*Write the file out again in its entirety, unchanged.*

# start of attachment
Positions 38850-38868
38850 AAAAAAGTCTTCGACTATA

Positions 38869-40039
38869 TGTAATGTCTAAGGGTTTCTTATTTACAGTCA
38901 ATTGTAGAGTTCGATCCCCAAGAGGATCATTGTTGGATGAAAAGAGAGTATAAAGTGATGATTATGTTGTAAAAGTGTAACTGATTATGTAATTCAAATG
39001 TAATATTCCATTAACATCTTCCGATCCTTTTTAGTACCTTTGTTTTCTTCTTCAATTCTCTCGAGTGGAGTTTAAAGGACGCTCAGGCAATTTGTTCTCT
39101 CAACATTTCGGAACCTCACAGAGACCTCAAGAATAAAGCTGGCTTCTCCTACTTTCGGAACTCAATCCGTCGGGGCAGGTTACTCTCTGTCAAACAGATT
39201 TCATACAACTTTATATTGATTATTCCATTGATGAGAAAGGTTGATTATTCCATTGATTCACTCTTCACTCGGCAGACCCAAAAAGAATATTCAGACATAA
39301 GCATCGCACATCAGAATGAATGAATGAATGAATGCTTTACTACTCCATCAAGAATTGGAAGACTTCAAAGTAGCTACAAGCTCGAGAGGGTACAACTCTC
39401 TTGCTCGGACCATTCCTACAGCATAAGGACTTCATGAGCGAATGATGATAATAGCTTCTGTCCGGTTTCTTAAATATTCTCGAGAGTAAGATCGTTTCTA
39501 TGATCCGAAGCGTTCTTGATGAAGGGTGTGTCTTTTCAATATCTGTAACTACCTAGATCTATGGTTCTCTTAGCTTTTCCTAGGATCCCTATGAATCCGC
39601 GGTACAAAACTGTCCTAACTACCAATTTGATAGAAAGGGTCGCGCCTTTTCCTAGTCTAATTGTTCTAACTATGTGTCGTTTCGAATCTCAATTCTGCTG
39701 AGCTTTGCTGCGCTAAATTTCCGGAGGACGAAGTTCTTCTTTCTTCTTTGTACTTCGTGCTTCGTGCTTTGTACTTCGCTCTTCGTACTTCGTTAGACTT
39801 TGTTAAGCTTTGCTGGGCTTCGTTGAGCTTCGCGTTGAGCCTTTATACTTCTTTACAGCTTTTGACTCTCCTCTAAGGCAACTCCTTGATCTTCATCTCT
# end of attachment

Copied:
Positions 38850-38868
38850 AAAAAAGTCTTCGACTATA

Positions 38869-40039
38869 TGTAATGTCTAAGGGTTTCTTATTTACAGTCA
38901 ATTGTAGAGTTCGATCCCCAAGAGGATCATTGTTGGATGAAAAGAGAGTATAAAGTGATGATTATGTTGTAAAAGTGTAACTGATTATGTAATTCAAATG
39001 TAATATTCCATTAACATCTTCCGATCCTTTTTAGTACCTTTGTTTTCTTCTTCAATTCTCTCGAGTGGAGTTTAAAGGACGCTCAGGCAATTTGTTCTCT
39101 CAACATTTCGGAACCTCACAGAGACCTCAAGAATAAAGCTGGCTTCTCCTACTTTCGGAACTCAATCCGTCGGGGCAGGTTACTCTCTGTCAAACAGATT
39201 TCATACAACTTTATATTGATTATTCCATTGATGAGAAAGGTTGATTATTCCATTGATTCACTCTTCACTCGGCAGACCCAAAAAGAATATTCAGACATAA
39301 GCATCGCACATCAGAATGAATGAATGAATGAATGCTTTACTACTCCATCAAGAATTGGAAGACTTCAAAGTAGCTACAAGCTCGAGAGGGTACAACTCTC
39401 TTGCTCGGACCATTCCTACAGCATAAGGACTTCATGAGCGAATGATGATAATAGCTTCTGTCCGGTTTCTTAAATATTCTCGAGAGTAAGATCGTTTCTA
39501 TGATCCGAAGCGTTCTTGATGAAGGGTGTGTCTTTTCAATATCTGTAACTACCTAGATCTATGGTTCTCTTAGCTTTTCCTAGGATCCCTATGAATCCGC
39601 GGTACAAAACTGTCCTAACTACCAATTTGATAGAAAGGGTCGCGCCTTTTCCTAGTCTAATTGTTCTAACTATGTGTCGTTTCGAATCTCAATTCTGCTG
39701 AGCTTTGCTGCGCTAAATTTCCGGAGGACGAAGTTCTTCTTTCTTCTTTGTACTTCGTGCTTCGTGCTTTGTACTTCGCTCTTCGTACTTCGTTAGACTT
39801 TGTTAAGCTTTGCTGGGCTTCGTTGAGCTTCGCGTTGAGCCTTTATACTTCTTTACAGCTTTTGACTCTCCTCTAAGGCAACTCCTTGATCTTCATCTCT